Tuesday, 22 January 2013

Racial equality too dangerous to debate?

The Liberal Democrats’ Federal Conference Committee (FCC) has decided to reject a motion on racial equality for debate at the party’s spring conference.

This is not just any old motion, but a motion from the party’s Racial Equality Task Force, which was set up about a year ago by Nick Clegg in response to concerns that not enough was being done on race equality. The Task Force is chaired by Baroness Meral Hussein-Ece, who was asked to examine the issue and come up with recommendations.

The Task Force took evidence from educationalists and other experts, and produced a 20,000-word report containing many recommendations. However, the report is critical of coalition government policy, pointing out in particular that the government has no coherent strategy, and that its Enterprise and Regulatory Reform Bill will weaken existing legislation and neuter the Equality and Human Rights Commission (EHRC).

Clegg has signalled that he is unhappy with the report and refused to add his name to it. That’s his privilege, but what is not right is that the FCC should kowtow and block debate of the report. The government and the party are not the same thing, and the conference should be able to hold debates without fear of upsetting the Conservatives.

In the meantime, there is one place where a debate will still be held. The Social Liberal Forum and Ethnic Minority Liberal Democrats will jointly host a one-day conference on race equality in London on Saturday 16 February. There are more details on the SLF website and you can register here.

POSTSCRIPT: More news of the FCC’s decision not to accept the Racial Equality Task Force’s motion for debate at party conference. It turns out that opposition to the motion was led by Baroness Sal Brinton, who convinced the FCC that the party leader disapproved of the Task Force report. The FCC meeting was poorly attended because of the bad weather, and members unable to attend included those in a position to refute Brinton’s claims.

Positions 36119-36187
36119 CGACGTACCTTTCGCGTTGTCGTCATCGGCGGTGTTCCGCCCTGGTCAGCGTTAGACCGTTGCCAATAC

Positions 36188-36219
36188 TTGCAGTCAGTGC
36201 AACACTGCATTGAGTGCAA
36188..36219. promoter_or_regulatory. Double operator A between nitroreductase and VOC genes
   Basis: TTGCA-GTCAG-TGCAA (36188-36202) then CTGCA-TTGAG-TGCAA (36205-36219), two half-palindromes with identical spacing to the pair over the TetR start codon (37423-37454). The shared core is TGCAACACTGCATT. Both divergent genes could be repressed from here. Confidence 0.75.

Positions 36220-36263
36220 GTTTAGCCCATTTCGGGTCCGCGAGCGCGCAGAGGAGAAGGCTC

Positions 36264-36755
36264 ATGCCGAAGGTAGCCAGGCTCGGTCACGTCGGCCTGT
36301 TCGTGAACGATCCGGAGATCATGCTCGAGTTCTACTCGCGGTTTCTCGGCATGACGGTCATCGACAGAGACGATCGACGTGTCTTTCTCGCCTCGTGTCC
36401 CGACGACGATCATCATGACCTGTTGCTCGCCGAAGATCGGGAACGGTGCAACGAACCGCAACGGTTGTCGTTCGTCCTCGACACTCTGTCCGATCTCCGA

Nick Clegg is actually generally supportive of the Task Force and its report. There will be a meeting this Wednesday evening between leading members of the Task Force and some of Clegg’s staff, at which a few amendments to the report will be agreed, but none of these changes will be significant.

An appeal against the FCC decision is likely to be lodged, but its chances of success are currently unclear. If there is no debate at spring conference, the Task Force report will be left in limbo.

Meanwhile, Brinton’s hostility to the Task Force defies logic. It seems to date back to a dispute a year ago between Ethnic Minority Liberal Democrats (EMLD) and those involved in the ‘Leadership Programme’ (an initiative ostensibly intended to support parliamentary candidates from under-represented groups but which actually seems to benefit mainly white middle-class women). Brinton is heavily involved in both the Leadership Programme and the Diversity Engagement Group based at party HQ. Perhaps she sees the Task Force as a threat to this fiefdom?


  1. Thanks Simon for your blog on the Equality taskforce report and for publicising the joint EMLD SLF Conference next month.

    I must however point out that it was inaccurate to state that "Clegg has signaled that he is unhappy with the report and refused to add his name to it."

    The Recommendations in the report and more notably the wording of Nick's Foreword are presently being finalised and some of us from the task force are in fact meeting with his aides tomorrow.

    What is patently clear is that we as a Party need to work together to address issues of inequalities including that relating to race. DPM clearly understands and endorses that, and hopefully the FCC will too.

  2. As someone who was also present in our leaders House of Commons study discussing these very matters last week, I can corroborate Merlene's stance.